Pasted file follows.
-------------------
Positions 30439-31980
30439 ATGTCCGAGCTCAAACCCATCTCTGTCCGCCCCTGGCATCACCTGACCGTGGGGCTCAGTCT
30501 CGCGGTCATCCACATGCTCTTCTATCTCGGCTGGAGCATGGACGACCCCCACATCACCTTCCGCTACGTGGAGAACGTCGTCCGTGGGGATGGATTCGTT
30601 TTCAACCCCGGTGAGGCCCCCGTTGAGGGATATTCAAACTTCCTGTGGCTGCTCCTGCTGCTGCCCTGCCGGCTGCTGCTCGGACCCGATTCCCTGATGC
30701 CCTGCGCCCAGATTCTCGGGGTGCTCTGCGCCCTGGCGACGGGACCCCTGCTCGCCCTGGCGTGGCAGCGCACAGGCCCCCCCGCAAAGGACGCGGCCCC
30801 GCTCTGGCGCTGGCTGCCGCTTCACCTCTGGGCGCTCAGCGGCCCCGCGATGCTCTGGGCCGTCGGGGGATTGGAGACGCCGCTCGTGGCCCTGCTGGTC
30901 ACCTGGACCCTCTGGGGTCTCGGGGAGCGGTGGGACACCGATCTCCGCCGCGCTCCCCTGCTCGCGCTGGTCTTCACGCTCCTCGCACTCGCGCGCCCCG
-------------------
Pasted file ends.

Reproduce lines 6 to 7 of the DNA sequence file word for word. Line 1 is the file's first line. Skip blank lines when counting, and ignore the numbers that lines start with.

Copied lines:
30801 GCTCTGGCGCTGGCTGCCGCTTCACCTCTGGGCGCTCAGCGGCCCCGCGATGCTCTGGGCCGTCGGGGGATTGGAGACGCCGCTCGTGGCCCTGCTGGTC
30901 ACCTGGACCCTCTGGGGTCTCGGGGAGCGGTGGGACACCGATCTCCGCCGCGCTCCCCTGCTCGCGCTGGTCTTCACGCTCCTCGCACTCGCGCGCCCCG